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Blessed Are Those Who Mourn

Tuesday morning. I was not expecting the news, the result of weeks of praying and searching. I was not expecting the deep sadness that followed. Mollie Tibbetts, the third beautiful life lost in our state in such a short time. Sadie Alvarado, Jake Wilson, and Mollie Tibbetts–all three gone too soon. As a mom, there’s a piece of me that’s terrified of this world. As a woman, I find myself watching and anticipating my surroundings so differently than I ever have. How does this happen? Why does this happen? And honestly, my mind starts to wonder…who will be next?

This isn’t the end, and it’s not the last time things like this will occur in our neighborhoods. The hard news is that sin is all around us. We can beg and scream, cut deals, make laws, raise "good kids"– you name it. But sin will still exist on this earth. No matter how hard we try, we cannot control it, and we cannot stop it. Ugh.

Okay, now for the good news. Jesus has overcome, and death will not have the last word. Even in my sadness, I believe that with all my heart. So, I lay down my fear and fight, and I allow the mourning to come.

Blessed are those who mourn for they will be comforted. Matthew 5:4

I mourn with these families. I pause to feel the depth of their pain, the agony of their loss, and the isolation of life without their beloved child. I choose to mourn–deeply and authentically. Not to fight or share my opinion, and not to jump on a soap box. But I choose to meet the family where they are at emotionally and mourn with and for them. For it is through mourning with and for others that we build our capacity to empathize and love people well through life here on earth. When we authentically mourn, even from afar, God is exercising the muscles of our hearts.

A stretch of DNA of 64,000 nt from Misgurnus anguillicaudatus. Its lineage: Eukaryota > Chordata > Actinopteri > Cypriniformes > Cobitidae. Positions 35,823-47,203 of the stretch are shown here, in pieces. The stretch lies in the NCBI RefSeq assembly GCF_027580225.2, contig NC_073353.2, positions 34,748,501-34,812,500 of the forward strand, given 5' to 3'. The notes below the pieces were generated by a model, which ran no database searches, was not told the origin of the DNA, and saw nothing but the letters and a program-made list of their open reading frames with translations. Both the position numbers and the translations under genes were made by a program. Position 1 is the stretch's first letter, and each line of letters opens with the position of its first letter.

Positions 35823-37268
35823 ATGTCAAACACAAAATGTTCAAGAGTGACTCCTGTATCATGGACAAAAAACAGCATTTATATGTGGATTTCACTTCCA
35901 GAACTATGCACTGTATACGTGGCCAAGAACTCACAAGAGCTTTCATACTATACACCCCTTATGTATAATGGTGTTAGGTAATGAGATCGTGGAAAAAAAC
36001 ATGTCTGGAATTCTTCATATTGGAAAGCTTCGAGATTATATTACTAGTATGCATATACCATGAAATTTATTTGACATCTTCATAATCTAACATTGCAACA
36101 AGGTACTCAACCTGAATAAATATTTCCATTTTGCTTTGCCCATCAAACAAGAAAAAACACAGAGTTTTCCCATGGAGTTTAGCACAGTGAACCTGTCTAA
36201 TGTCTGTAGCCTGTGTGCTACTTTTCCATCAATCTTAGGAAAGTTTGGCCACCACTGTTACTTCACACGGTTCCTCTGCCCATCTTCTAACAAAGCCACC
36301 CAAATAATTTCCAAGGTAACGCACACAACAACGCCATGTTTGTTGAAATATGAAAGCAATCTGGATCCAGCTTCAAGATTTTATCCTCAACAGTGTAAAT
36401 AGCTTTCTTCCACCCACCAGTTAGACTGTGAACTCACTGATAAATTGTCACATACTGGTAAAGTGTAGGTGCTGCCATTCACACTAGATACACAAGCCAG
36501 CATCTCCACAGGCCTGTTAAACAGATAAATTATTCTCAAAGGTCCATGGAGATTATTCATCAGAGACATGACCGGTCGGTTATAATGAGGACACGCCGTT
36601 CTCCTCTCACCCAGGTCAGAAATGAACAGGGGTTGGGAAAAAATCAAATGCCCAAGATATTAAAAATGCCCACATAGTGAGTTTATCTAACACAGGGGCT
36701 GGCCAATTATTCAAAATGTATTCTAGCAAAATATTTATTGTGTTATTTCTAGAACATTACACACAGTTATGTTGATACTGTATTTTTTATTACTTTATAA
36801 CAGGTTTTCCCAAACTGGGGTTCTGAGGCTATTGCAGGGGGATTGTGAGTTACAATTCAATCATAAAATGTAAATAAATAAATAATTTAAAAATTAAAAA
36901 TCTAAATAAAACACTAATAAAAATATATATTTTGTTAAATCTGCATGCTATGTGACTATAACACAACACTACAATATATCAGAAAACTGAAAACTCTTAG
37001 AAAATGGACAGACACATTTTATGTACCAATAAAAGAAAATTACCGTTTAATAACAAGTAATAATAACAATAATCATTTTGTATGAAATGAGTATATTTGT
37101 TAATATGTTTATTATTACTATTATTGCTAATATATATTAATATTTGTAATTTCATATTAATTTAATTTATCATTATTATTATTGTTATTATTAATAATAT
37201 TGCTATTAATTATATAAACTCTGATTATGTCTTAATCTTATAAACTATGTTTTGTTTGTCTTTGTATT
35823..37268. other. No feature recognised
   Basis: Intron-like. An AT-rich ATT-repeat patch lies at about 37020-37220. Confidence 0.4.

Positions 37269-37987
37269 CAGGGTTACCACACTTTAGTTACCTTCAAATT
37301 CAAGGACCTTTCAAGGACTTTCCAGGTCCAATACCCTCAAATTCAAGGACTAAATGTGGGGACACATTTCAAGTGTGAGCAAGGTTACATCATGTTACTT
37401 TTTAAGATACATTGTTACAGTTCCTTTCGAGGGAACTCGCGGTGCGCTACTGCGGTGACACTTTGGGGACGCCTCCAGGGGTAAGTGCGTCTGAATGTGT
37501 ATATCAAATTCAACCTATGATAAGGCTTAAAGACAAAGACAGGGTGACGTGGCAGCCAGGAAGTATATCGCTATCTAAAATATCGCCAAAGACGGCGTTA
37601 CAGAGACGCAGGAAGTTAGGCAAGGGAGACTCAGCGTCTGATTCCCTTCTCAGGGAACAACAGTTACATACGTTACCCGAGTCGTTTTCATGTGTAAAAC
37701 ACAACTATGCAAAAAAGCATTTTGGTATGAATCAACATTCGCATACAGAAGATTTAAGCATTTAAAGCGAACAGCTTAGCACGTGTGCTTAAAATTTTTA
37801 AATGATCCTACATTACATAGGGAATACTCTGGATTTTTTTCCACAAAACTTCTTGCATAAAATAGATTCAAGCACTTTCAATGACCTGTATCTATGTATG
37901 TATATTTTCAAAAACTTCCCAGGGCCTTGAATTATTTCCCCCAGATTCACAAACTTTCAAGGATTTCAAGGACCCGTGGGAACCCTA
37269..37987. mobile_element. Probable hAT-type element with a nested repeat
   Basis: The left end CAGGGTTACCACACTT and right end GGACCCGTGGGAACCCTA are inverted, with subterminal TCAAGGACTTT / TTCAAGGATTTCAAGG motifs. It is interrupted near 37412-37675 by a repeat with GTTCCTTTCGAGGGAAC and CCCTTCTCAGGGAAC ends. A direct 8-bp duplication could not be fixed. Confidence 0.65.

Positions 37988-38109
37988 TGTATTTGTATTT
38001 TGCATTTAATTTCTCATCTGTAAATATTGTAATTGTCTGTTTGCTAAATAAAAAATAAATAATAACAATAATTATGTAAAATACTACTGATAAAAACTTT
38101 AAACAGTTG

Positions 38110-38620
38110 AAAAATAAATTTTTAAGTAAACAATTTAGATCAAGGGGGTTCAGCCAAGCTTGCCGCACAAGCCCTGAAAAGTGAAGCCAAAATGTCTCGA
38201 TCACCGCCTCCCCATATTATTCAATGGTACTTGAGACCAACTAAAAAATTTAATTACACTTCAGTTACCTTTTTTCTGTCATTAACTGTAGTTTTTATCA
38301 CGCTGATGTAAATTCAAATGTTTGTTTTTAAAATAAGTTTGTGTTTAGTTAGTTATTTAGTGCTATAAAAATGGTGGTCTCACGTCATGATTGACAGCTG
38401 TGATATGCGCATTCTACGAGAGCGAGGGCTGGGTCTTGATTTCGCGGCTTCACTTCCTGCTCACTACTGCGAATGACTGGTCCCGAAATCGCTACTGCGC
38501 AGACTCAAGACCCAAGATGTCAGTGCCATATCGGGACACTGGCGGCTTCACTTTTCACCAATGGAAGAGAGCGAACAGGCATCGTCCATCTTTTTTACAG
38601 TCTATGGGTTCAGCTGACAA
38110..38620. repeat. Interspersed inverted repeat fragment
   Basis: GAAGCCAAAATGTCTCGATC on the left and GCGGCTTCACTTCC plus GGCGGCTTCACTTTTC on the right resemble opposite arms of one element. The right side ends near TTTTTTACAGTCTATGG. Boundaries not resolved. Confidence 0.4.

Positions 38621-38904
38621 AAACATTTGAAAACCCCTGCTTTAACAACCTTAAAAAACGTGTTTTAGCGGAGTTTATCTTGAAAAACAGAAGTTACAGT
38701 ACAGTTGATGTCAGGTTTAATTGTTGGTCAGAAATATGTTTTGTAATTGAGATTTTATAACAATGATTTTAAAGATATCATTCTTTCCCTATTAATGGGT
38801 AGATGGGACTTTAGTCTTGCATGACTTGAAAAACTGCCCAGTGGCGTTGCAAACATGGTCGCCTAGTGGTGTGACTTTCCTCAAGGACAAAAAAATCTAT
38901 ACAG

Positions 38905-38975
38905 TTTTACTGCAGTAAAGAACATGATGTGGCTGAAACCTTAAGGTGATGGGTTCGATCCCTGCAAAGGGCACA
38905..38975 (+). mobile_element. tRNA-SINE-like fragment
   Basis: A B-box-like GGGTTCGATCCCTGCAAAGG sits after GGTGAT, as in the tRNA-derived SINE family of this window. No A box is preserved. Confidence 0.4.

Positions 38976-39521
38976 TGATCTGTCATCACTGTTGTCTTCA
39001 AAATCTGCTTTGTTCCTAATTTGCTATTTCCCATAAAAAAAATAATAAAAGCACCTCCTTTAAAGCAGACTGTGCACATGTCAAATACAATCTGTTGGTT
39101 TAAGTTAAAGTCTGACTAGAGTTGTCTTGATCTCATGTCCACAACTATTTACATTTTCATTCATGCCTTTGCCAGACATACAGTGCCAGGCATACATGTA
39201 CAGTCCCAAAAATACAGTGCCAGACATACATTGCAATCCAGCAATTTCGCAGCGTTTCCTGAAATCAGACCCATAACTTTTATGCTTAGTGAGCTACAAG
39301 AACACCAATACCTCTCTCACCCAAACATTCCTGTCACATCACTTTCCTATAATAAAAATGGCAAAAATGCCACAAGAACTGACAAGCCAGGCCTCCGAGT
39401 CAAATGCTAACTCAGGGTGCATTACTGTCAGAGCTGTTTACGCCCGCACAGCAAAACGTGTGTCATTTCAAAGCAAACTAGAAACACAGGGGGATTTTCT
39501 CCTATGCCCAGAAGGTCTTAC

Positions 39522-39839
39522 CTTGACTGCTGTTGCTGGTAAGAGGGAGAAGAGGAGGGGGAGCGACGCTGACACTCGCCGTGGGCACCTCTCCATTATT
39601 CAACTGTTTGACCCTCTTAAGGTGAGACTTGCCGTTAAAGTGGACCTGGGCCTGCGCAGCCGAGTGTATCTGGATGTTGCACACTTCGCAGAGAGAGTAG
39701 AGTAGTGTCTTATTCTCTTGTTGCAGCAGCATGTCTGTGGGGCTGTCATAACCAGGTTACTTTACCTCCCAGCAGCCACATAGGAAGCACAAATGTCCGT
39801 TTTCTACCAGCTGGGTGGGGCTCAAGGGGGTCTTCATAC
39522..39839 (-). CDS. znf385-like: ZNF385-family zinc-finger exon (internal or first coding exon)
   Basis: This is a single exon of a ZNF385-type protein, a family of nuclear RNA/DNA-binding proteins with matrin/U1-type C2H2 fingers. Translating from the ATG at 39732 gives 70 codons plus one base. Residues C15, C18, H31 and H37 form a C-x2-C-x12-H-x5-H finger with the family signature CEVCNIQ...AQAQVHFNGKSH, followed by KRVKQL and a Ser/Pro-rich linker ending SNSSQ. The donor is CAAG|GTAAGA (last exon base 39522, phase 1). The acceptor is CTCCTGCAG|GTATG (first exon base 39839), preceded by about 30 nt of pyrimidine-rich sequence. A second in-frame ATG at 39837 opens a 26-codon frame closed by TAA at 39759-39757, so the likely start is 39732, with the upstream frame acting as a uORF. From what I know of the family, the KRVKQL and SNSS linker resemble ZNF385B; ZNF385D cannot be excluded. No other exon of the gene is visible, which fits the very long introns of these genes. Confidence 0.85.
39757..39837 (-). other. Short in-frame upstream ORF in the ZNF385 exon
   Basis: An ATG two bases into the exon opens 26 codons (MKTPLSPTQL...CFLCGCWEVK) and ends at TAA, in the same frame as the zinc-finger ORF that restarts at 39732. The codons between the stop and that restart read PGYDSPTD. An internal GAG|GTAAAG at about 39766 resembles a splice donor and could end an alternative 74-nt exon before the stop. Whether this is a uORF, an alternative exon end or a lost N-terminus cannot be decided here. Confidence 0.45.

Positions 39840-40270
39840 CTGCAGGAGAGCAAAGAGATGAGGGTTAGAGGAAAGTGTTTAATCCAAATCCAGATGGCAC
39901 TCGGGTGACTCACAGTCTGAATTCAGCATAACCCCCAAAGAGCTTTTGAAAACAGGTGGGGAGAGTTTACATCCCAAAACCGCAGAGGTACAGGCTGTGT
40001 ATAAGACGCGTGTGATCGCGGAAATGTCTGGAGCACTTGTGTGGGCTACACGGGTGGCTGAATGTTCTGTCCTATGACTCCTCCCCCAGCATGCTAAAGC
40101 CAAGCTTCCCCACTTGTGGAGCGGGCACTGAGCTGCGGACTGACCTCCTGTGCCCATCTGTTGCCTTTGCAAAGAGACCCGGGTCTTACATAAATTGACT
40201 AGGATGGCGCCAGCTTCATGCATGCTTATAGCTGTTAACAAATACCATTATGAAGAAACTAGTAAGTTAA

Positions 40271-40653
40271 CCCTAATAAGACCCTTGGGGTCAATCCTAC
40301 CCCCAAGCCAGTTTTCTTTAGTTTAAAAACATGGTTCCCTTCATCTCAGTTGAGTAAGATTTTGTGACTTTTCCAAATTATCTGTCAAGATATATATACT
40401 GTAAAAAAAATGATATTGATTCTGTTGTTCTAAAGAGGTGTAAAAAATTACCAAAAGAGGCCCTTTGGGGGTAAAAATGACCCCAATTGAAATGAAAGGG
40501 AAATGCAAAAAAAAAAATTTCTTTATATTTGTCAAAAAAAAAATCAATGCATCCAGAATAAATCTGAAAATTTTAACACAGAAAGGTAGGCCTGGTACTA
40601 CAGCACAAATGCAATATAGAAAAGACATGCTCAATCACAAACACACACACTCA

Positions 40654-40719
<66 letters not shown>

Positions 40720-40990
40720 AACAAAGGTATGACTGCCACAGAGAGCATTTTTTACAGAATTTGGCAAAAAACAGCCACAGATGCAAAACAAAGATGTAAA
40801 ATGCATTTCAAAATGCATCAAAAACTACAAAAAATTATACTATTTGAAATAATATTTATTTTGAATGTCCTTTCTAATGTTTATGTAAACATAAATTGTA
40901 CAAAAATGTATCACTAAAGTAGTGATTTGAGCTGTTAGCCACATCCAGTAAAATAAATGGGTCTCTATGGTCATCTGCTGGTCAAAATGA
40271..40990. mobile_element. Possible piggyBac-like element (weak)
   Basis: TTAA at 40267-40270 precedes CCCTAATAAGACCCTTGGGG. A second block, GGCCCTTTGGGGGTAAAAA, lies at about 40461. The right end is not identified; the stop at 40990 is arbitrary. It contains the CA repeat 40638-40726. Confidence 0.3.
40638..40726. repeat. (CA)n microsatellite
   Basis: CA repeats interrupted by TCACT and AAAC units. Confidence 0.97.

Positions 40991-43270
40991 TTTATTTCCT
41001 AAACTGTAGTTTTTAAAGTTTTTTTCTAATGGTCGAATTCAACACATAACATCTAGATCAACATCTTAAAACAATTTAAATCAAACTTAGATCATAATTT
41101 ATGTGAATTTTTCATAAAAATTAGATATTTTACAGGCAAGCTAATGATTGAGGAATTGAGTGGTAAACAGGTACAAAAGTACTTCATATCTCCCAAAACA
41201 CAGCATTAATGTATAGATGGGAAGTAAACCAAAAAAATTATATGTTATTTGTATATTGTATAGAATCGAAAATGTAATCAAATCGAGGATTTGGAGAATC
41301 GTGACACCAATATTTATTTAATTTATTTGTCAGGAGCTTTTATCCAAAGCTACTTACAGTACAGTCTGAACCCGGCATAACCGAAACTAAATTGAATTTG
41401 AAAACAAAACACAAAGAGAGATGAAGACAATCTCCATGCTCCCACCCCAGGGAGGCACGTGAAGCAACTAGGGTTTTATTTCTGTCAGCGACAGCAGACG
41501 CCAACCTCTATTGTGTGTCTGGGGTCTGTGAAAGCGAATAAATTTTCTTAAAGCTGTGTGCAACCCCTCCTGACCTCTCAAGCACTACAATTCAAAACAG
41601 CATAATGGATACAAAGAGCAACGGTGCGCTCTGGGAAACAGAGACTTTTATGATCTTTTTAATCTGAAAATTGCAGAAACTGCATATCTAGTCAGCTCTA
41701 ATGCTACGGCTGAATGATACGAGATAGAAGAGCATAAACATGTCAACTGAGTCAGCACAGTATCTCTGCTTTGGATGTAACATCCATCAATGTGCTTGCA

Out of this we build resilience. We prepare ourselves for more heartache as time marches on, and we build strength like only God can. We are told (and know) that in this world there will be trouble, but our hope and strength is in knowing that Jesus has conquered it all (John 16:33). Therefore there is so much more than this pain and suffering we feel. There is hope.

Rejoice with those who rejoice, weep with those who weep. Romans 12:15

I do not know any of these families, but my heart feels like I do. I’m sure many people feel like these kids are their kids. We have united through this trial, and community has been built through the journey. Mourning together brings a unique opportunity to build and strengthen community as well. When we mourn with others, it enhances our relationships. We begin to see things from different perspectives and can grow in empathy and love for one another. We become less self-centered and more others-centered. With that our community can grow stronger.

So I rejoice in the lives of these beautiful children of God and mourn the loss for their families and our community.

Father, I have such a hard time understanding the pain of this world. Please Lord, help me to draw on your strength during these times and not the fear of the world. Give me a heart to mourn with those who mourn, fully grasping the depth of the pain only to use it for you glory. To grow in wisdom and empathy for others. To serve you more fully in the lives of those we meet. And to pray more fervently for those who touch our lives from afar. Lord, I ask for peace and comfort for the families of these dear ones. May they feel your love abundantly during this time.